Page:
Natural interactions for medical image analysis

Interaction-Design Master Thesis

Posts Tagged ‘visualization

Multilayering

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Dicom image viewers have the ability to show scanned images with different filters applied. It helps in situations where the radiologist is interested in only some of the body parts. For example there could be a filter that shows only the bones and another filter that shows only the blood vessels. I was thinking about how to combine these different “layers” of information and came up with this concept of “viewing-lenses”. You can drag these lenses over the picture and see different layers of information.
Imagine a touch table with tangible-sheets like in the Microsoft Second Light project… or maybe is better to be able to change the shape and size of the layers. Another idea that came to my mind was combining the lenses – one that shows the bones, another that shows the blood-vessels, put them over each other to see bones and blood-vessel at the same time.

Here is a quick flash prototype to illustrate the idea:

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Taking the whole idea and mixing it with my cube interface concept could also be interesting…

cubeandscreen

Written by Jannes

March 12, 2009 at 18:41

3D screen concept

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I was wondering how we could display 3D images. There is a couple of different technologies to do it.

Caveman is virtual environment that is also used to view anatomic 3D models. of course there is also projects about stereopscopic 3D viewing (with fancy 3D glasses) for radiology.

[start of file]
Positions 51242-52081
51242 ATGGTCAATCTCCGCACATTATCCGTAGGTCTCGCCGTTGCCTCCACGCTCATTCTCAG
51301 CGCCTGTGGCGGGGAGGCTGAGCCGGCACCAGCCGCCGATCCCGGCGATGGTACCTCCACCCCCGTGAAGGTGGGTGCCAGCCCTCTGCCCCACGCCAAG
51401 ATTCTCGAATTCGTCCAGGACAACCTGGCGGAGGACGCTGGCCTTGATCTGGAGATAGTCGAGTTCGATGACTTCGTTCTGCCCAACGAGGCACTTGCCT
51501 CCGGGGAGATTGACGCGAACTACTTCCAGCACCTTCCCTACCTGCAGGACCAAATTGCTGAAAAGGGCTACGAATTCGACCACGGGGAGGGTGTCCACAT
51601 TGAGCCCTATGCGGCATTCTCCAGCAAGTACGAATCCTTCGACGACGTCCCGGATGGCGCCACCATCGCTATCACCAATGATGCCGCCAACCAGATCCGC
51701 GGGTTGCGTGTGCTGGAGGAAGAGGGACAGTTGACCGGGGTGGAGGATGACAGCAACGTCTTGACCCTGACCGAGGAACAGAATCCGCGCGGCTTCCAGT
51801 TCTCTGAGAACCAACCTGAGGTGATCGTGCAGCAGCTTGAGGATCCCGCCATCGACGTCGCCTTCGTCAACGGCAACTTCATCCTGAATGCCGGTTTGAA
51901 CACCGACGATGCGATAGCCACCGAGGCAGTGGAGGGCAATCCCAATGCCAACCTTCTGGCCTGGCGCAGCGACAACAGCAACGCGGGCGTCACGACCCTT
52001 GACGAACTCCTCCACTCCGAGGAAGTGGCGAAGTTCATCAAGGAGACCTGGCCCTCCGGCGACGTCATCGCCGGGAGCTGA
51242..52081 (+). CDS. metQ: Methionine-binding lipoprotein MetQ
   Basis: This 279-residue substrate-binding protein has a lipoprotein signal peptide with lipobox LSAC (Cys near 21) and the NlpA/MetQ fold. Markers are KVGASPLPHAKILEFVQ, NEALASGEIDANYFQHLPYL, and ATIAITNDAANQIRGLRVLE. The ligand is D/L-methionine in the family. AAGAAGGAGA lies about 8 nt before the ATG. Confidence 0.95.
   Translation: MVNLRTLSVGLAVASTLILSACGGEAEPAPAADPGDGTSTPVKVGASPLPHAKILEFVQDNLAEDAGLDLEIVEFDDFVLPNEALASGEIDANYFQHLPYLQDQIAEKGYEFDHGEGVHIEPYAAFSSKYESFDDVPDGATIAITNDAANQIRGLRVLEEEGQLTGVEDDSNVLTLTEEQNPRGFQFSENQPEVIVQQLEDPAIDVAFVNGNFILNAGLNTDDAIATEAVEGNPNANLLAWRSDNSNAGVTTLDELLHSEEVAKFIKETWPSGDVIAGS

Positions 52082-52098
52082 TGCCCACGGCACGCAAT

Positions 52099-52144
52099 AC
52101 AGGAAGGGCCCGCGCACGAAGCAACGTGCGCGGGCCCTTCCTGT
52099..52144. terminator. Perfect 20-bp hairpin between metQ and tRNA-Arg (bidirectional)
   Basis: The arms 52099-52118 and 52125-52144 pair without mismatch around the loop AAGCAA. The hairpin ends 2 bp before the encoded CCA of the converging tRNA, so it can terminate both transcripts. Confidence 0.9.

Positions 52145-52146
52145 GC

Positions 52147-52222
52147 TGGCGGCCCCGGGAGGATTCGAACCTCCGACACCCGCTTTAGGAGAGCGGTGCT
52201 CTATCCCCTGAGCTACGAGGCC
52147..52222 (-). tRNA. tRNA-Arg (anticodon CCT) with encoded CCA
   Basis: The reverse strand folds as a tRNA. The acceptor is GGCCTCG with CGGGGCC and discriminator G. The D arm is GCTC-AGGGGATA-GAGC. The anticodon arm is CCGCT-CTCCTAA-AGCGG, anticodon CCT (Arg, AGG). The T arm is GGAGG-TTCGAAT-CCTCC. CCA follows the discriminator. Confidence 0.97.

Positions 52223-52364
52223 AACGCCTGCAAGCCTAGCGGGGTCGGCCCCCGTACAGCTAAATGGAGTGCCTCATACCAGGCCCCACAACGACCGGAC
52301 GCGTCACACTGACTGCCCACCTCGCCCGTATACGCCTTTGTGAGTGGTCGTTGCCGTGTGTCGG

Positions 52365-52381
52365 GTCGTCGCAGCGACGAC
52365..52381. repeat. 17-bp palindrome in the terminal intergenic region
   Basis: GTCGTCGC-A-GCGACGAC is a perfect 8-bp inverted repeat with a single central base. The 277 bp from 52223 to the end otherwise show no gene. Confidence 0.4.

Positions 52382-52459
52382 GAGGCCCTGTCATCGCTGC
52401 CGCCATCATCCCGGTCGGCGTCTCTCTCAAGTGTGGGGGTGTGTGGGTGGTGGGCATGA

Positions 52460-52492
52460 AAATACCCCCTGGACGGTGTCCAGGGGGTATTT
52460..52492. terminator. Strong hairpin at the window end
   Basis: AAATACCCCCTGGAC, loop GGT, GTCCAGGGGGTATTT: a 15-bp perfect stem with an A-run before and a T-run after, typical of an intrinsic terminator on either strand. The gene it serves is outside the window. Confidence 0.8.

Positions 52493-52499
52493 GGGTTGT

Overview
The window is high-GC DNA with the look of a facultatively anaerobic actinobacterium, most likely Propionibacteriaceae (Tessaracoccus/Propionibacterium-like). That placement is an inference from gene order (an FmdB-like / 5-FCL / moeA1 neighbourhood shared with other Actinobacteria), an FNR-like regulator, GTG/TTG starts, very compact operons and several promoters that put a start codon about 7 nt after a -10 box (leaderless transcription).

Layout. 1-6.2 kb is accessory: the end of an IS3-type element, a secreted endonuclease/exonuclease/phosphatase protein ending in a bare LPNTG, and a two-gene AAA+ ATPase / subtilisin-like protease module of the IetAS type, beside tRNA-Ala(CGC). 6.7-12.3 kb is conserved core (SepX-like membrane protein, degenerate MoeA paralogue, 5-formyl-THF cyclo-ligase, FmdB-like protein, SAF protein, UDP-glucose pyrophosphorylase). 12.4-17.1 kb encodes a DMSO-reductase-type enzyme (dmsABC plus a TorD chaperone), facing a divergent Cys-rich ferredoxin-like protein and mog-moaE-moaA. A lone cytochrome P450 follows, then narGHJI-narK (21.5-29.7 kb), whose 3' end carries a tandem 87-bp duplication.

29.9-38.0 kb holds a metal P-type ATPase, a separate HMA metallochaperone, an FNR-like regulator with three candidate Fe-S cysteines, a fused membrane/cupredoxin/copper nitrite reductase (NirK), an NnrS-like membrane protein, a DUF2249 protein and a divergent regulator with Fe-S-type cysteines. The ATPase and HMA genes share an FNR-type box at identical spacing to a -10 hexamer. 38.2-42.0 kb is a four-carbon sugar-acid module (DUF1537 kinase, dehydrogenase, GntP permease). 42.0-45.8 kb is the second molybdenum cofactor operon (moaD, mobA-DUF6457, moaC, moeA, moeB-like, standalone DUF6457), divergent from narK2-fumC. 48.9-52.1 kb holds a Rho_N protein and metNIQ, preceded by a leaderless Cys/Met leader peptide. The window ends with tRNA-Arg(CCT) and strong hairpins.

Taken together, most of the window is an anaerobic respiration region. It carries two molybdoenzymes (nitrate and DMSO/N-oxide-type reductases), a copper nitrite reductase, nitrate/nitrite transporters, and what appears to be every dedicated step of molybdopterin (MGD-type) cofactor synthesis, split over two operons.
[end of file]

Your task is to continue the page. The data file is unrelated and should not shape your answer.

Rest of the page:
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I am not sure not about these technologies. I don’t like wearing weird glasses and also whenever I used these 3D glasses it stressed my eyes a lot. The radiologist is working with device all day long and also its annoying to give glasses to everybody whenever you want to show something. The Caveman virtual environment is cool, but doesn’t fit into the all-day workflow. It uses a whole room and also you need special headsets.

Here is an idea I had about viewing 3D images (or at least 3D slices). It’s 3 screens arranged to form a corner of a cube/box. So each screen is displaying one of the 3 planes of a 3D system. The second image is mixed with my idea of augmented reality, the brain is a physical model… its position is tracked, so you could rotate and move it to change the projection in the 3 screens.

projection-screen-3-sidesbprojection-screen-3-sides

Written by Jannes

March 5, 2009 at 12:18

Virtual Colonoscopy

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Virtual Colonoscopy is a relatively new field in radiology. Colonscopy was a very unpleasant experience before, in which the physician passed a camera on a flexible tube through the anus. Today this can be done in the radiology department with a xray-scan of the colon (without penetrating the body).

This week I visited some application specialists at Philips in Best. They showed me how a virtual colonoscopy works. All data for the 3D model was acquired during a body scan of the patient. I was impressed by the visualization. It is basically a flight through the colon, but you can see in all directions at the same time. This makes it possible to look behind corners and ledges without changing the viewing direction.

Here you can see a screenshot and the cube on the right is showing all 6 viewing directions (I marked it accordingly on the screenshot of the colonoscopy).

colon endoscopy

Written by Jannes

February 6, 2009 at 16:17

Posted in Phase 01 - Research

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Anatomy Education Applications (and Illustrations)